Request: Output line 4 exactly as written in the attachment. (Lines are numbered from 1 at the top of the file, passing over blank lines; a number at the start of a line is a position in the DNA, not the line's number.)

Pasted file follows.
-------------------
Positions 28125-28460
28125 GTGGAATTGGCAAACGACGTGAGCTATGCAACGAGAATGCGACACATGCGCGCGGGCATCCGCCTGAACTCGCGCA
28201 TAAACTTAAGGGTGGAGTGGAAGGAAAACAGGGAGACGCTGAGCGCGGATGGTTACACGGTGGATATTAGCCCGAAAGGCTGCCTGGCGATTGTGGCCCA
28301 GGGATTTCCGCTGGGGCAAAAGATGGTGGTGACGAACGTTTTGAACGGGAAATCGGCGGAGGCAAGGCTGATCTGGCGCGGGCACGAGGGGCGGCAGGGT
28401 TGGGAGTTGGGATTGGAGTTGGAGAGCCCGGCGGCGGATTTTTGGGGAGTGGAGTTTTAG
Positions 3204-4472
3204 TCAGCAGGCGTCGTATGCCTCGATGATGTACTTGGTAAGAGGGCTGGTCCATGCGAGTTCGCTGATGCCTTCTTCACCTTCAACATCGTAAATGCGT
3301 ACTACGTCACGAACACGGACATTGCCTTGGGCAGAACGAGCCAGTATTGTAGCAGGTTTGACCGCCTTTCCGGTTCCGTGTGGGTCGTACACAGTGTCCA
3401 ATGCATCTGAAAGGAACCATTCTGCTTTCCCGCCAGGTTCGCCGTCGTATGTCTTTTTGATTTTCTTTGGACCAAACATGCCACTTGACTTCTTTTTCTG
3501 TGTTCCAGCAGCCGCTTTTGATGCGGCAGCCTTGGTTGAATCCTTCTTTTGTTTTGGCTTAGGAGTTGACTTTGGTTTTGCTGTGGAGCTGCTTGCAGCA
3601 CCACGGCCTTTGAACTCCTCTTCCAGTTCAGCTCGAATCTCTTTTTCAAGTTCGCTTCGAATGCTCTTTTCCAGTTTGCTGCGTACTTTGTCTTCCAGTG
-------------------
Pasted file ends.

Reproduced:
28301 GGGATTTCCGCTGGGGCAAAAGATGGTGGTGACGAACGTTTTGAACGGGAAATCGGCGGAGGCAAGGCTGATCTGGCGCGGGCACGAGGGGCGGCAGGGT